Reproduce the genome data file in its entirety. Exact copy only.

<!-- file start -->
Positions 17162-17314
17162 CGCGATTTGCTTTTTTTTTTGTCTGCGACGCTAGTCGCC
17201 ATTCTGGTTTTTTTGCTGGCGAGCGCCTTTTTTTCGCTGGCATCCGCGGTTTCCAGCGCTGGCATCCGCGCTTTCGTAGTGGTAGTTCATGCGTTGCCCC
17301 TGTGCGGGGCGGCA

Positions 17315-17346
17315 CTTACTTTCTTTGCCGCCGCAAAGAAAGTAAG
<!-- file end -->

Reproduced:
Positions 17162-17314
17162 CGCGATTTGCTTTTTTTTTTGTCTGCGACGCTAGTCGCC
17201 ATTCTGGTTTTTTTGCTGGCGAGCGCCTTTTTTTCGCTGGCATCCGCGGTTTCCAGCGCTGGCATCCGCGCTTTCGTAGTGGTAGTTCATGCGTTGCCCC
17301 TGTGCGGGGCGGCA

Positions 17315-17346
17315 CTTACTTTCTTTGCCGCCGCAAAGAAAGTAAG